There are a number of important differences between the two types of cards that can make a difference in how you manage your business finances.
So what’s the difference?
A prepaid card requires you to load money onto your account before you can spend. There are no credit options (overdrafts etc.) available and are one way of managing a budget.
Having the ability to only spend what you load on to it is really helpful if you want to make sure you aren’t overspending unnecessarily or keep to a set budget for whatever you need to spend on.
A prepaid card doesn’t require a credit check so the account won’t appear on your credit history. As there are no options to go into an overdraft or take out a loan, there isn’t a way it can affect your credit score as all the money you are spending is yours.
You can also use these cards to get money out at ATMs and they sometimes offer good exchange rates when abroad, meaning they could be a great option for those travelling or if you don’t want to take a lot of converted cash on holiday/business trips with you.
Some prepaid cards do incur fees as you spend. They may charge you for each purchase made with your card or to withdraw cash from the ATM. You’ll want to check this before you get and start using one as you could be paying more than with another card. Mettle doesn’t charge any fees for opening or using their prepaid card.
The biggest difference with a debit card is that it requires you to open a bank account and will generally require a credit check. The card is linked directly to the account and quite often comes with the choice of an overdraft facility and other benefits, depending on the bank.
For most debit cards there are credit checks done. This depends on the type of account you’re applying for and the level of credit associated. For example, if you are applying for a basic account with no overdraft then a soft credit check will be performed whereas if you are applying for a large overdraft, the bank will carry out a more thorough credit check.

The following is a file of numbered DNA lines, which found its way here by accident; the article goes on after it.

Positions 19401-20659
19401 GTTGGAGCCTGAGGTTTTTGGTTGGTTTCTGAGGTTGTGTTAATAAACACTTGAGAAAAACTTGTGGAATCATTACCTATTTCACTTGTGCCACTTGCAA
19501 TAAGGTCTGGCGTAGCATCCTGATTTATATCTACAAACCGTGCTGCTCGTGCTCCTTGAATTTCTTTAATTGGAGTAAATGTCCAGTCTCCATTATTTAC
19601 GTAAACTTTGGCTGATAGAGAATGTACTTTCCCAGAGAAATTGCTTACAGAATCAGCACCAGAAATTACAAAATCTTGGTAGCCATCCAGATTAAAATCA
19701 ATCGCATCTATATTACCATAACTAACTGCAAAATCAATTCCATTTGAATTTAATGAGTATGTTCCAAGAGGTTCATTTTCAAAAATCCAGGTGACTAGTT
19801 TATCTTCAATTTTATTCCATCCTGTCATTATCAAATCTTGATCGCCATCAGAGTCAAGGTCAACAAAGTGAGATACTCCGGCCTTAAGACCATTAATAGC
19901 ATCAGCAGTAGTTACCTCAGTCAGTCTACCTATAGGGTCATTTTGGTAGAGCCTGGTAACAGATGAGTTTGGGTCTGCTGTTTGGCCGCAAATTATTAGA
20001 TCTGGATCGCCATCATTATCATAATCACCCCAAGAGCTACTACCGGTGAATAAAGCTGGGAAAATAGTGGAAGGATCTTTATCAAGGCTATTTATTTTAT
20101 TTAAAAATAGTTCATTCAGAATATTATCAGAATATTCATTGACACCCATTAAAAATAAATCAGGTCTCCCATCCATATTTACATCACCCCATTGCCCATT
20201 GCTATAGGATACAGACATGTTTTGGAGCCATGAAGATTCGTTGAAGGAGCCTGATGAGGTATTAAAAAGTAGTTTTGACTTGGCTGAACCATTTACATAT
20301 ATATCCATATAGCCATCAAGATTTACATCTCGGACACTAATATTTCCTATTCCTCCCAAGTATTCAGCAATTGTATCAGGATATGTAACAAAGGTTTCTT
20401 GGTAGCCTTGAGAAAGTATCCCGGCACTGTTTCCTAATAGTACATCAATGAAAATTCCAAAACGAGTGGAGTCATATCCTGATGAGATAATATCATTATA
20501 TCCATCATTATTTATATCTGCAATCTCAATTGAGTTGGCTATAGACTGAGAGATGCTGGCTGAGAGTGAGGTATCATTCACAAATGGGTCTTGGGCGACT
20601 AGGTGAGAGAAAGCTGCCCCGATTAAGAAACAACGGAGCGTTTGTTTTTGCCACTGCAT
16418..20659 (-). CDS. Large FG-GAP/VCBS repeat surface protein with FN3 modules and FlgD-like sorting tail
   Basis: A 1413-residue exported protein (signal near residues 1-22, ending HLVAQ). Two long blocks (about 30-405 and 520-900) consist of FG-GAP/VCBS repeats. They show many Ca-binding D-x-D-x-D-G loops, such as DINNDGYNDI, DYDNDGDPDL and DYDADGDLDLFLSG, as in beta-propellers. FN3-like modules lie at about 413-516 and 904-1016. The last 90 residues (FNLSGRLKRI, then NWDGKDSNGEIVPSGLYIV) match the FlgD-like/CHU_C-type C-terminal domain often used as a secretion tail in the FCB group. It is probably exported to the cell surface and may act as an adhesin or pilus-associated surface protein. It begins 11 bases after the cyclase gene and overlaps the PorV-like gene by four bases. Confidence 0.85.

Generally, most debit cards don’t charge fees for spending, but there are often fees that come with going into your overdraft or in the event that you go over your agreed overdraft limit. Depending on which bank you are applying for these can differ.
With a debit card, you can withdraw cash from ATMs and most banks don’t tend to charge fees. However, the individual ATM may charge fees so be wary of this when you are taking money out of each ATM.
Debit cards also tend to come with differing levels of benefits and credit. Some debit cards may charge for monthly use, but this tends to bring with it larger free overdraft amounts amongst other benefits such as insurance etc.
Are debit cards safer than prepaid cards?
With both cards, your money is protected. With debit cards, you’re generally covered by the FSCS scheme which allows you the protection of up to £85,000 if anything were to happen with the bank.
Prepaid cards, such as Mettle, tend to be covered by the FCA’s safeguarding requirements. The purpose of safeguarding is to protect and return customer money if a company fails. You can find out more here.
With both cards, you should have access to an online system that allows you to see your balance and transaction history but with a debit card, you'll be able to control your overdraft and any other benefits you get with your account.
Choosing the right card for you
Both prepaid cards and debit cards have their pros and cons and, depending on the needs of you and your business, either could work.
If you’re looking for cards purely for day-to-day spending prepaid cards might be the way forward. A debit card might be better if you want to get a full view of your business’ spending and incoming funds while having the luxury of features such as an overdraft or multiple accounts under the same bank.
Depending on what it is you’re looking to spend on will almost certainly determine which card you go for. Some prepaid cards don’t allow for you to set up Direct Debits or pay for subscriptions etc.
Mettle provides a prepaid card and business account. Find out more here.